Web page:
Problem tenants feature near the top of the worry-list for every landlord – and with an average 118 days wait for court appointed bailiffs to remove them – landlords can be facing 4 months without rent.

On top of that are legal fees, the time, hassle and complications of bringing the case to court, disruption to other tenants, and possible damage to the property.

Landlords in London are the most likely to have to evict, while those in the South West, North East and West Midlands were least likely to have to go all the way to court.

Our analysis of government figures shows it took an average of 16.9 weeks from claim to bailiff eviction in the first quarter of 2018. A total of 21,429 possession claims were brought to court last year, of which 6,260 ended in eviction by bailiff.

It’s the first time that the length of time it takes for private landlords to evict through the court system has been made public - and we’ve broken it down by region and population density so landlords –and tenants - can see exactly what level of risk they face in each area of the England and Wales.

Tom Cooper, Director of Underwriting at Simple Landlords Insurance, says: “The good news for everyone is that in 2017 only 0.5% landlords made an eviction claim in court. And only a third of those had to go through to the bitter bailiff end. The bad news is that if it does happen to you, it can cost a lot of money – and not just the average £1,700- £2,000 in legal fees.

“We wanted to get a more realistic idea of the impact of the process in terms of lost income, inconvenience, and ongoing legal fees in the worst and longest case scenarios.”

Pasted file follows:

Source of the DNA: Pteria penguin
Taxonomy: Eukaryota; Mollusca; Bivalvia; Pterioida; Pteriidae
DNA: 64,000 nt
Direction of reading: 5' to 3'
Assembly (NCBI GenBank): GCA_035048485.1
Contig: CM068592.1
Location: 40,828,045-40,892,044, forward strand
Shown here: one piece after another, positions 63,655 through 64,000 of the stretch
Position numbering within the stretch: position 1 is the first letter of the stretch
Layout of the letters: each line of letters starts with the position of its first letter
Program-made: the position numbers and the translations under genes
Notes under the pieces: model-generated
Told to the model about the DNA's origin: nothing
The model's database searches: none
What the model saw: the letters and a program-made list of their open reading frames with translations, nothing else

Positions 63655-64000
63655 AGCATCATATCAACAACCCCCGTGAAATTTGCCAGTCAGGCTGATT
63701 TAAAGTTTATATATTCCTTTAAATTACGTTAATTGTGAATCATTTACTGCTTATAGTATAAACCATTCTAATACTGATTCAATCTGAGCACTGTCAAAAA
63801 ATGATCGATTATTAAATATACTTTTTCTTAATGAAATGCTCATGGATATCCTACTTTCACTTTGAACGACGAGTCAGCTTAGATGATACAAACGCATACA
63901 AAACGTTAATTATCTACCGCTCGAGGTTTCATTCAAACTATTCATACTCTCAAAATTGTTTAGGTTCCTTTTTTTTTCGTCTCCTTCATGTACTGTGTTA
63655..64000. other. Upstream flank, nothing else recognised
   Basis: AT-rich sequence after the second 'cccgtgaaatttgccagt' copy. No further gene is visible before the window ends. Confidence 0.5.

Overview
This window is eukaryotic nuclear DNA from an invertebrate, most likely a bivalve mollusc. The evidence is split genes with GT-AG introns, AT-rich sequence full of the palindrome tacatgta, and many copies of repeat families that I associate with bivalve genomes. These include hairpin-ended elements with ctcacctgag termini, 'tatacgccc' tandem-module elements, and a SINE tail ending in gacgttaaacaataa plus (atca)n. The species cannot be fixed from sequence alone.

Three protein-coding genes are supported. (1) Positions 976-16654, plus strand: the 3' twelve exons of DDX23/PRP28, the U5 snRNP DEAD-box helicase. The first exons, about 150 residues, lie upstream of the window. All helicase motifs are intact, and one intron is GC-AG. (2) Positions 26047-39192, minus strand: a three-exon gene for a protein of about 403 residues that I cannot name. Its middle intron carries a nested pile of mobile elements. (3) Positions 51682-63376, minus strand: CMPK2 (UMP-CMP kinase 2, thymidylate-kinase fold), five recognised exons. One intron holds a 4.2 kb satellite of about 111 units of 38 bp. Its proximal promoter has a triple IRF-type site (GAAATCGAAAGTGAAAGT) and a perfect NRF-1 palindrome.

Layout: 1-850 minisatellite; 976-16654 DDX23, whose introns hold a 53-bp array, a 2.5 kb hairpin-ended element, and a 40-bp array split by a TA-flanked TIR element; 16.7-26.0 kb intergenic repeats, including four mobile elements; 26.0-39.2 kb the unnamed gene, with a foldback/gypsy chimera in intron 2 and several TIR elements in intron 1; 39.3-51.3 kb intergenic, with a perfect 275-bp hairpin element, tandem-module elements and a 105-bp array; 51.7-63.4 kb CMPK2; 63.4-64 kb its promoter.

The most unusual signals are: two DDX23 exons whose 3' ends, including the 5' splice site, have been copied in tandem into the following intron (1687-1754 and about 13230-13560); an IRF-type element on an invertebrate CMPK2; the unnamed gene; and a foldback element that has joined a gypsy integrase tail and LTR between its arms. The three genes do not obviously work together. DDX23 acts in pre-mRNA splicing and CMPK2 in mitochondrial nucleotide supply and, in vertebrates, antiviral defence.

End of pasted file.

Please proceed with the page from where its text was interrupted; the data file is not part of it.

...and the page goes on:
Take a look at the key findings and regional evictions map here.

Bindar Dosanjh, of Smart Core Wealth and the Female Property Alliance has been a landlord for 20 years, and had to evict her first tenant last year – which she writes about in her latest blog. She says: “No landlord is immune from eviction. If you cannot absorb this sort of cost it is well worth looking into insurance products like legal expenses and rent guarantee. The extra monthly cost might eat into your monthly income, but it could save your bacon if the worst were to happen.”

Resident blogger Carl Agar – a landlord, letting agent and property developer at Big Red House – adds: “You understand your property, tenants, finances and risk best – but if your margins are tight this sort of policy really could be worth the extra pounds each month.” His advice is to make sure they’re using the right type of evictions notice, and follow procedure to the letter.

“This research shows that 27% of claims don’t go through didn’t receive a court order. Many claims are rejected for failing to follow the correct eviction proceedings. Landlords need to know the details of both Section 8 and Section 21 notices, and how they should be properly served.”

Take a look at Carl’s latest blog here, and at our Simple Guides to Section 8 and Section 21.